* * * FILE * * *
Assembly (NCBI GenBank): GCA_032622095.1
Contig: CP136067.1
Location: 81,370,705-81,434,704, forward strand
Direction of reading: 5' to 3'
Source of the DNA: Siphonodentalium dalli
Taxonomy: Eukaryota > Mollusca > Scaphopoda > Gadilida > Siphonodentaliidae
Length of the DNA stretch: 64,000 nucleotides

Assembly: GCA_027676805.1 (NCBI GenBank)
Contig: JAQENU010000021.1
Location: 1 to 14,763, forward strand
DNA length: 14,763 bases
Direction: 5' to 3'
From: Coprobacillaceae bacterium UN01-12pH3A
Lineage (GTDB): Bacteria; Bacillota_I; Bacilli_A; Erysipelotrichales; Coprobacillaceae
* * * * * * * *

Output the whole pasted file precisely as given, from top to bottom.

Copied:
Assembly (NCBI GenBank): GCA_032622095.1
Contig: CP136067.1
Location: 81,370,705-81,434,704, forward strand
Direction of reading: 5' to 3'
Source of the DNA: Siphonodentalium dalli
Taxonomy: Eukaryota > Mollusca > Scaphopoda > Gadilida > Siphonodentaliidae
Length of the DNA stretch: 64,000 nucleotides

Assembly: GCA_027676805.1 (NCBI GenBank)
Contig: JAQENU010000021.1
Location: 1 to 14,763, forward strand
DNA length: 14,763 bases
Direction: 5' to 3'
From: Coprobacillaceae bacterium UN01-12pH3A
Lineage (GTDB): Bacteria; Bacillota_I; Bacilli_A; Erysipelotrichales; Coprobacillaceae